The trial of Derek Chauvin in the death of George Floyd began Monday with Chauvin's defense attorney, Eric Nelson, telling the court he will file a petition for the Minnesota Supreme Court to review a Court of Appeals decision issued on Friday which asked Hennepin County District Court Judge Peter Cahill, who is presiding over Chauvin's case, to consider reinstating a third-degree murder charge against Chauvin. Judge Peter Cahill had dismissed the third-degree murder charge last October, finding that it required evidence that Chauvin's alleged actions put multiple people at risk and resulted in a death. Cahill ruled that since Chauvin is accused of only targeting Floyd, the count did not apply to his case.
The Court of Appeals move to ask Judge Cahill to reinstate the third-degree murder charge stemmed from its Feb. 1 ruling upholding a third-degree murder conviction against former Minneapolis police officer Mohamed Noor in the 2017 fatal shooting of Justine Ruszczyk Damond.
For the prosecution, State prosecutor Matthew Frank asked that Cahill put jury selection on hold in light of the defense petition regarding the additional charge, stating “we won't know exactly what the charges are if we now go forward and start picking the jury, so this court would be making decisions about jurors for a trial about which we don't know what the exact charges are going to be yet.” Responding, Chauvin’s lawyer, Eric Nelson, argued that there was no need to delay jury selection while waiting for the Supreme Court to review the Court of Appeals ruling on third-degree murder.
Judge Cahill refused to halt jury selection, so Frank informed the court he would file a motion with the appellate court for further direction about whether jury selection can go ahead, as they await a decision on whether to allow the third-degree charge from the state Supreme Court. Judge Cahill then ruled to hold the jury selection until at least Tuesday, allowing the prosecution time to file their request. Chauvin is currently facing second-degree murder and second-degree manslaughter charges.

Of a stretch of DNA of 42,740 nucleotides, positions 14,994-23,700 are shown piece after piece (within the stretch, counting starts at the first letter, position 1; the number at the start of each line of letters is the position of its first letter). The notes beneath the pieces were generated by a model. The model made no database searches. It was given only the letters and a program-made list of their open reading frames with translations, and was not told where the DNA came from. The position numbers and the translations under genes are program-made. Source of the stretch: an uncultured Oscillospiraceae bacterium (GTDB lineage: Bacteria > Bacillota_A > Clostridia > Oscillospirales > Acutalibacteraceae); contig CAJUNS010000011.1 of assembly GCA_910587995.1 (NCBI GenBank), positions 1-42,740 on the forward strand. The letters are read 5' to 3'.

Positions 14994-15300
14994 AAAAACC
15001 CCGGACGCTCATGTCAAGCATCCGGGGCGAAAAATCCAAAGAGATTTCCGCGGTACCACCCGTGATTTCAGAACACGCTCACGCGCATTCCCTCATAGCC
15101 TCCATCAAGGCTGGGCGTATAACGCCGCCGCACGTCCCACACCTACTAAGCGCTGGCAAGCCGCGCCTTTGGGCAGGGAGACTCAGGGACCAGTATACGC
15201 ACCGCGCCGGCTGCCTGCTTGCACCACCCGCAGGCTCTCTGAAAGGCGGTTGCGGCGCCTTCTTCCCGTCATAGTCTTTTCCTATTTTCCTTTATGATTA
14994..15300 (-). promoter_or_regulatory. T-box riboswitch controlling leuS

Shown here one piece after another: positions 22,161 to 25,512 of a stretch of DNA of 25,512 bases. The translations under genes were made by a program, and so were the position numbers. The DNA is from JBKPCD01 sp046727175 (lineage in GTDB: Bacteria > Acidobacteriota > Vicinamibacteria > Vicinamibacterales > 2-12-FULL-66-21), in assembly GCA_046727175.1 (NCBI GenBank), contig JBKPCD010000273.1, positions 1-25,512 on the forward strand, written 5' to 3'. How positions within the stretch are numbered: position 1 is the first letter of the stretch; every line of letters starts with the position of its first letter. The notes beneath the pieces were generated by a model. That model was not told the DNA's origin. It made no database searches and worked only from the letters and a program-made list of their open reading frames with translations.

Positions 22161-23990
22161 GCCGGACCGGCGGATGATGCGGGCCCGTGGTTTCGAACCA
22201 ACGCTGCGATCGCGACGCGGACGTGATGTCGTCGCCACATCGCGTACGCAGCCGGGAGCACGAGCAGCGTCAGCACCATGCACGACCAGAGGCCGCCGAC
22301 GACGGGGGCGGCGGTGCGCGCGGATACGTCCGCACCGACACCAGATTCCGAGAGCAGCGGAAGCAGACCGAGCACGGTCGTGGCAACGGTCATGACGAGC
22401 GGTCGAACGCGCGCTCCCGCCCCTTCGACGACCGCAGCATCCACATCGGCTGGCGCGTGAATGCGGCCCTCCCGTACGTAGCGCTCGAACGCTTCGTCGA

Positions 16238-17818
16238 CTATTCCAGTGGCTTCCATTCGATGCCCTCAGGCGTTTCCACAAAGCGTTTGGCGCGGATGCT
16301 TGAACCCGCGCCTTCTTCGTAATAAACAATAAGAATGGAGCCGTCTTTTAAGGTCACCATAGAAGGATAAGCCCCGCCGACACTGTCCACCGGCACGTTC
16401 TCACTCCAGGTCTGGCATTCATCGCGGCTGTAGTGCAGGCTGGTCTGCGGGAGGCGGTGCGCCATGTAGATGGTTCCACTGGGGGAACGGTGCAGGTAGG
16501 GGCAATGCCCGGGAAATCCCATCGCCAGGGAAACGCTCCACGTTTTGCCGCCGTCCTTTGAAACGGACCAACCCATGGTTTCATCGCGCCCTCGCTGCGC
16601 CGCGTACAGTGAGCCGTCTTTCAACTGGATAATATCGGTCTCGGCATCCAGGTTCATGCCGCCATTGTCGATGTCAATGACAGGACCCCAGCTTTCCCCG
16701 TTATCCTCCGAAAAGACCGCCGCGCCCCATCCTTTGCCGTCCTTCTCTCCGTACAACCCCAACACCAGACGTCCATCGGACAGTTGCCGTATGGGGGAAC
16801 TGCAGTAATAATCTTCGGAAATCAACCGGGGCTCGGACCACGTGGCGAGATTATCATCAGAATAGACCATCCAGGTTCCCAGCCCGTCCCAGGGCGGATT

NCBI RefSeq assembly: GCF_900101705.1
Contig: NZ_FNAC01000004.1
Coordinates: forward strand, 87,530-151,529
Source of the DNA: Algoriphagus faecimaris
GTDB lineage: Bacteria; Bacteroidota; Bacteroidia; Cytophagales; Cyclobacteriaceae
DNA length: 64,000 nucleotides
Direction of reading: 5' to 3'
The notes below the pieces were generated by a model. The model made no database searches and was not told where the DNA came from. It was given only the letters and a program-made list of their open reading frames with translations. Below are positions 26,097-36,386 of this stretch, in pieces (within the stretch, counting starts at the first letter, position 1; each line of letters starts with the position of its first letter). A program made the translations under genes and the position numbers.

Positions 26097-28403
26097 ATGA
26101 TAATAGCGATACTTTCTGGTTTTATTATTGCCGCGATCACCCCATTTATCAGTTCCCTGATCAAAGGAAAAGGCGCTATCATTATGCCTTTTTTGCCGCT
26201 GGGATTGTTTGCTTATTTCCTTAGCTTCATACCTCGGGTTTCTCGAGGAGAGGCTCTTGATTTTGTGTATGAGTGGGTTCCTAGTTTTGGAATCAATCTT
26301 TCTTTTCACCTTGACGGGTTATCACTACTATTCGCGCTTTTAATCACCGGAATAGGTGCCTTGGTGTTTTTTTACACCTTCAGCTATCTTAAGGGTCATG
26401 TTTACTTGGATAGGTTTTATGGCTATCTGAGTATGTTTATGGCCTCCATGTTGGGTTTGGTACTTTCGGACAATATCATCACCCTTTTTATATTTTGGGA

DAVID JOLES, STAR TRIBUNE
While this took place in the courtroom, thousands of protesters continued to demonstrate on the streets of Minneapolis. On Sunday, protesters had walked behind a replica coffin covered in red roses, with people chanting 'No Justice, No Peace' on their way through the city. Their presence is set to continue for the duration of proceedings.
In scenes that might be likened to those found in John Grisham's books, lawyers will aim to select jurors who have not made up their minds and can commit to adjudicating independently. Even though the death was highly publicized, it is expected to about three weeks if it starts Tuesday, with formal arguments beginning March 29.
The City Prepares
Minneapolis has taken action to meet anticipated unrest around the trial by bringing in up to 2,000 National Guard members and 1,100 other law enforcement officers to patrol streets. The courthouse has been furnished with concrete barriers and barbed-wire fencing. Protesters fear that Chauvin will escape penalties, bringing a heightened level of protest in its wake. 43-year-old Billie Jean Van Knight told the Agence France-Presse news agency, “I hope that our legal system allows all evidence to be presented and that we get a conviction, but I don't expect it.”